Spotlight on The Jack Sjogren Sjow

Get to know Jack ahead of his interview with Jeffrey Thompson, Art Director of Rick and Morty | Sunday 9/25 at 8pm PT

Photo by Selina Ruthe.

You can find illustrator Jack Sjogren in many places. You can find his comics on Hyperallergic, BuzzFeed and Fast Company. You can find him on the shelves of your local bookstore — his book Things I’d Do (But Just For You) just got a hat tip from Oprah’s Book Club. You can even find him grooving and moving on his Instagram @JackDancing.

But by far our favorite place to find Jack — and yes, perhaps we’re biased — is on The Jack Sjogren Sjow, a Smilecast that Jack hosts every Sunday at 8pm PT. Jack put down his pen, kicked off his dancing shoes and switched off his webcam to talk with me about fly-by-your-pants collaboration, the secret to making friends, and all things Sjow.

So, what’s The Jack Sjogren Sjow all about?

I’d describe it as me, a cartoonist and musician, collaborating with other artists, musicians and people of note, and creating an hour of unexpected interaction, entertainment and very human conversation.

I originally had a lot more involved plans for the show, but it ended up revealing itself to be something else entirely — which is how most things go in my life. It’s much more collaborative, more audience-driven, and so it’s much more interesting and real. It’s not planned out, we’re just flying by the seat of our pants and exploring our own humanity in that way.

On this episode, Jack played tunes requested by the crowd while guest artist Amanda Lake did live illustrations.

Had you done much live performance before this?

My girlfriend Hallie and I both created a four-act play in one day, and then performed it that night for 25 people in Brooklyn last year. It ended up being one of the most fun things I’d done last year, and [the Sjow] is along the same lines of improvisation, and figuring stuff out as you go.

You’ve been doing the Sjow for a couple months now. What’s been one of your favorite moments?

When I had Max Saltarelli on, he’s a competitive whistler, and we improvised songs throughout and played requests from the audience. He performed a Mariah Carey song, I think it was “Fantasy,” just pure whistling, and it was amazing.

How do you find your guests?

It’s mostly friends of friends, it’s people who I really love and respect. Just people doing the coolest stuff. I’m trying to get more musicians and more people in animation. I think animators are rarely interviewed, and they have a lot of cool stuff going on.

Speaking of animators, tell us who you have coming by for your next episode.

This Sunday, we’ll have Jeffrey Thompson, the art director of Rick and Morty and former assistant art director of the Disney Channel show Gravity Falls. He’s a friend of mine who I’ve always wanted to get to know more and I have tons of questions for him, as does the rest of the world. I’m excited.

It sounds like the Sjow has proven to be a great way to get to know people.

Yeah, there’s been a few strangers that [came on stage and] quickly became non-strangers. It’s a really great way to get to know someone, or to get to know someone more on another, more serious level. The questions I ask aren’t things I would have necessarily asked if we were just getting pizza together. I’ve known [illustrator Tuesday Bassen] for 3–4 years, but when I had her on the Sjow, I got to know more about her than I’ve ever known.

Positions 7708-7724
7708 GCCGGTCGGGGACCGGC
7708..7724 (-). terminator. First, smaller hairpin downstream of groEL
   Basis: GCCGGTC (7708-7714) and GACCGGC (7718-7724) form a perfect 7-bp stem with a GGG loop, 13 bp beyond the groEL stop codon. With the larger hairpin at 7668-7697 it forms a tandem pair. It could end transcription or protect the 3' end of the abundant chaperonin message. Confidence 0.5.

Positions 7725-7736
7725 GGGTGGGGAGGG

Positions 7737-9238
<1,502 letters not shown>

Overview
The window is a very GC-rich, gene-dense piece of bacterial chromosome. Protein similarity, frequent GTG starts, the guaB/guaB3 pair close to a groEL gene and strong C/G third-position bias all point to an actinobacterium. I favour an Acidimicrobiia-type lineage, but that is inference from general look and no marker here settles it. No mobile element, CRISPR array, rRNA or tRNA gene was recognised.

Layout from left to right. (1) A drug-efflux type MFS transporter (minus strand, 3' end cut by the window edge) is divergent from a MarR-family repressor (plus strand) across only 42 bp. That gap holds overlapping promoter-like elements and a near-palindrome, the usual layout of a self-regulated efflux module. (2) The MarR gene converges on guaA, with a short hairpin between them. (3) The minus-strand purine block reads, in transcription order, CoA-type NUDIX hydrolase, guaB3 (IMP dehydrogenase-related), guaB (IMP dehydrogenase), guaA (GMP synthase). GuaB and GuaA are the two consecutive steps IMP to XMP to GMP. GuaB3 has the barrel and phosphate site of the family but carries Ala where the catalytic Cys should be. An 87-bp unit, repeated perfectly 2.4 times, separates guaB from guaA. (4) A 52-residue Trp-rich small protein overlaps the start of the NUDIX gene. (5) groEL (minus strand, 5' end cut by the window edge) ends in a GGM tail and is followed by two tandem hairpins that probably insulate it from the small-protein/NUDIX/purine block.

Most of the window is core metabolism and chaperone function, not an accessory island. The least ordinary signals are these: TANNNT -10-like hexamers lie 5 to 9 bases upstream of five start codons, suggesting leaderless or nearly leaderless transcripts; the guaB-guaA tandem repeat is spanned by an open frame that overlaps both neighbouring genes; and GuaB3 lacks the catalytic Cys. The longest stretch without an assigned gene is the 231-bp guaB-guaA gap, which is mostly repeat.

What’s been the most exciting discovery you’ve made from doing your Smilecast?

I feel like I am able to interact with my artistic audience in a brand new way that makes me feel a lot closer to them. I also feel like I’m getting better at talking. Every episode I’ve done, I’ve thought was the best one so far. I feel like I’m still finding my voice in the show, and even finding my voice with people in general.

I’m surprised at how easy it is to jump on every week and have a weekly thing that people can enjoy. I don’t prep much on purpose, I just look at [my guest’s] stuff and try to get the word out.

How do Smiletime’s features influence your creative product?

The combination of video and audio and audience collaboration makes it its own very special moment to be a part of.

I think it transcends podcasts and articles and any other format, because it’s all so collaborative.

I go into the show with a few questions and wonders in mind, but the most interesting stuff comes from the audience. I really love being able to just invite anyone on screen that has something to say. Smiletime creates a very quick bond between audience member and host.

Do you have any advice for people thinking about creating their own Smilecasts?

There’s a small learning curve to figuring out how to both control the Smilecast and interact with people, but once you get over that, it’s incredibly easy to be your own producer.

Don’t think about it too much, just do it. What you think is going to happen is very different from what’s going to happen. That’s the nature of creation — it has a mind of its own. There’s something to be said for embracing opportunities that present themselves, and the current moment has a lot to offer.

Illustration by Jack Sjogren.

Join Jack and Jeffrey Thompson on Sunday, Sept. 25 at 8pm PT on Smiletime.

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